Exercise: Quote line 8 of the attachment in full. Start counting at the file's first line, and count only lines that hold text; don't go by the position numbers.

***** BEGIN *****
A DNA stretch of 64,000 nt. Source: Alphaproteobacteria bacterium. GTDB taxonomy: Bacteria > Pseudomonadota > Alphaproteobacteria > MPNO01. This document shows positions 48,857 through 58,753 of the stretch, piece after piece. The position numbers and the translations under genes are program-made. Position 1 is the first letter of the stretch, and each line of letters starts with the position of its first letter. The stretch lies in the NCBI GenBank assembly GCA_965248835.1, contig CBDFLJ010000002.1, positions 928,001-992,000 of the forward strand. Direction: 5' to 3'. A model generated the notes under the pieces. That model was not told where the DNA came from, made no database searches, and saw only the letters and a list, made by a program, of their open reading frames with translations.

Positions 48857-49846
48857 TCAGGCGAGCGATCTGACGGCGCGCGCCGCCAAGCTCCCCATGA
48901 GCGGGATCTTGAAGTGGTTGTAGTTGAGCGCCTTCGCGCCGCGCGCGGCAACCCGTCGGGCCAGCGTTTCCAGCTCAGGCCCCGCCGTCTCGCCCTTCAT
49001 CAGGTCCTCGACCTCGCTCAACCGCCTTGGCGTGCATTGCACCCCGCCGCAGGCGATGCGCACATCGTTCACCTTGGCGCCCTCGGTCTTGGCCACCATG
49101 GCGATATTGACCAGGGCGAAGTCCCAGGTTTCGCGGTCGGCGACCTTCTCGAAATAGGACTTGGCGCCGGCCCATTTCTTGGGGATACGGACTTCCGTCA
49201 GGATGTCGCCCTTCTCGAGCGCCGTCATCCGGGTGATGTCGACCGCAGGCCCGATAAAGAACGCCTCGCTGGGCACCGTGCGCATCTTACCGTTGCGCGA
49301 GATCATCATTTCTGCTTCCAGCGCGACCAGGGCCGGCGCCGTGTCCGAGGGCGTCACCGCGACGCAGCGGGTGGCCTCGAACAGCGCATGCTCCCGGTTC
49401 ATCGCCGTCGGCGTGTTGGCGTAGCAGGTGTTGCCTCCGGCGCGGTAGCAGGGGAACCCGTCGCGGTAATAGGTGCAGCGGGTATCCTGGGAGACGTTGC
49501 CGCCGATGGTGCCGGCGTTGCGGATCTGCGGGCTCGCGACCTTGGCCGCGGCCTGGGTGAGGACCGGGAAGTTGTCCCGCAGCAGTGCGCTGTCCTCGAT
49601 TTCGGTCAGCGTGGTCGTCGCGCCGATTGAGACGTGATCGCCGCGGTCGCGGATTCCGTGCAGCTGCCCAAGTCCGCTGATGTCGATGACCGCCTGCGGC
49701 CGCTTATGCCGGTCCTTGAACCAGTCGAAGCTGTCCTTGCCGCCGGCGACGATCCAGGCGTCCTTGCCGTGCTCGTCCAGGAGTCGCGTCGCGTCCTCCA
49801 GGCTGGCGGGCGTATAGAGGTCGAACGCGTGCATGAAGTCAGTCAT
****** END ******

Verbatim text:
49301 GATCATCATTTCTGCTTCCAGCGCGACCAGGGCCGGCGCCGTGTCCGAGGGCGTCACCGCGACGCAGCGGGTGGCCTCGAACAGCGCATGCTCCCGGTTC